One of the benefits of setting out the cycling decision in an economic framework is that it can allows us to estimate the effects of time, cost and comfort, and that in turn should enable us to make better decisions around infrastructure. Right now TfL are really struggling to properly analyse the costs and benefits of cycling infrastructure, apparently because their models don't incorporate any estimates of mode-switching in response to infrastructure changes, so cycling schemes look poor value for money in contexts where few people currently cycle, i.e. where such schemes may be most needed.

But if we can estimate a statistical model of mode choice with three factors (time, cost and comfort), then we can get at the question of how much additional cycling we should expect to see if we change the infrastructure on a particular route in a way that changes one or more of these factors simultaneously. Such a model could be expressed as something like the following:

Pij = axij + byij+ czij

where Pij is the probability of person i choosing to cycle trip jx is time, y is cost, z is the comfort or cycling level of service, and a, b and c are the relevant elasticities of cycling with respect to each factor. This specification accounts for the fact that infrastructure elasticities will vary by person and by trip, although you could start with some averages.

Estimating this equation from observational data would be challenging, because every trip and every person are different and because simply gathering data on how people perceive safety is so difficult. So you would probably have to start by plugging in average parameter values from existing research about attitudes to generic types of infrastructure and road layout, assumptions about average speed, and so on.  

That way, you can start generating reasonable estimates of how many people might use a particular cycling facility in future, rather than just going on how many people currently cycle the same route. And that in turn means that you can get better estimates of the wider impacts of cycling, for example on how transport changes affect the 'market potential' of particular locations. This kind of analysis is already commonplace for vehicle and rail transport but not for cycling, due I think to a combination of the particular theoretical and empirical challenges posed by cycling and plain old cultural prejudice against what is still seen as an 'outsider' activity.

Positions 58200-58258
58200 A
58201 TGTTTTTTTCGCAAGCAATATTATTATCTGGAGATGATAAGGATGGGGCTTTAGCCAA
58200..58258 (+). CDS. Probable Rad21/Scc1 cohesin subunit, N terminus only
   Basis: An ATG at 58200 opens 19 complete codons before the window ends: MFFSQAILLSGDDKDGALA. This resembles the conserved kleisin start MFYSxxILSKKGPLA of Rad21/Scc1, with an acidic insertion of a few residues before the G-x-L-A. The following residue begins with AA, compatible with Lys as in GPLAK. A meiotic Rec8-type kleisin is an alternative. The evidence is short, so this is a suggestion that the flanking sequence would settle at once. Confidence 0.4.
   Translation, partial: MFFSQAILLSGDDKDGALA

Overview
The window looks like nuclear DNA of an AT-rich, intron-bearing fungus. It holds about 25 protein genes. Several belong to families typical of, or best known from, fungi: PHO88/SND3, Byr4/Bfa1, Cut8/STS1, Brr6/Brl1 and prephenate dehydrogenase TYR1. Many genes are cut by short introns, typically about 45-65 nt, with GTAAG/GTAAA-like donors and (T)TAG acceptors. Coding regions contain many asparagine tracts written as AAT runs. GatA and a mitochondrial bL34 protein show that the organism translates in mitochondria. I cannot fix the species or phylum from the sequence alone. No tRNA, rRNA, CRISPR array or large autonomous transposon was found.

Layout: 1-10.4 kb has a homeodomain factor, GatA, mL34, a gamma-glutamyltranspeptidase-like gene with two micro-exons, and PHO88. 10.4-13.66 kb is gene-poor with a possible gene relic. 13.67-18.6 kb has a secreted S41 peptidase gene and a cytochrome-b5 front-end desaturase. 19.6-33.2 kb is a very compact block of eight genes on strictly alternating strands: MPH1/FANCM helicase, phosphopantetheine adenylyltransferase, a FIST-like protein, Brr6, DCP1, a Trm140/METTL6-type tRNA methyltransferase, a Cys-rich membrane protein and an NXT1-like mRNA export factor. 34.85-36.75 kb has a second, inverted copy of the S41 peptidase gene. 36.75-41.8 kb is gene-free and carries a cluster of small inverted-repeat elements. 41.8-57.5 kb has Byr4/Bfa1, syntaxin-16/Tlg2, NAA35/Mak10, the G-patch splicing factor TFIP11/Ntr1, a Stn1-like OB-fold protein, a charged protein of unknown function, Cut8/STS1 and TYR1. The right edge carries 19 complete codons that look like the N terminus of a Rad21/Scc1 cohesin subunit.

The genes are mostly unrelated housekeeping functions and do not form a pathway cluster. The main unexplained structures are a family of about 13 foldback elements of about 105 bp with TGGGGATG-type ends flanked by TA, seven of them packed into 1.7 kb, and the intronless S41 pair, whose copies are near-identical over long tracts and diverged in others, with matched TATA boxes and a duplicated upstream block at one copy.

[1] Source: http://www.infrastructure.gov.au/infrastructure/mcu/urbanpolicy/files/ACTIVE_TRAVEL_DISCUSSION.pdf

Monday 1 April 2013

Is housing scarcity bad for homeowners?

The other day I agreed with noted urban thinker EconomistHulk that we should build more homes by densifying existing urban areas where there is high demand, and also that this densification is frequently blocked by existing property owners for reasons of self-interest.

But Matt Yglesias (who has written an excellent short book on the housing problem) disagrees, arguing that housing scarcity is bad for homeowners, at least financially. The gist of his argument is that if you own a piece of land, then the ability to build more homes on that land is going to make you richer, even if the effect of supply on prices means the price per home is lower. Your neighbours might lose out because the increase in market supply makes their property cheaper, but that's their lookout.

As Matt notes, this begs the question of why we have so much NIMBYism in practice. He suggest it's partly because many people just don't understand how these things work, and partly because property owners attach a large use value to their property which can outweigh the exchange value, i.e. they want to live in the neighbourhood they chose rather than redevelop their land at higher density.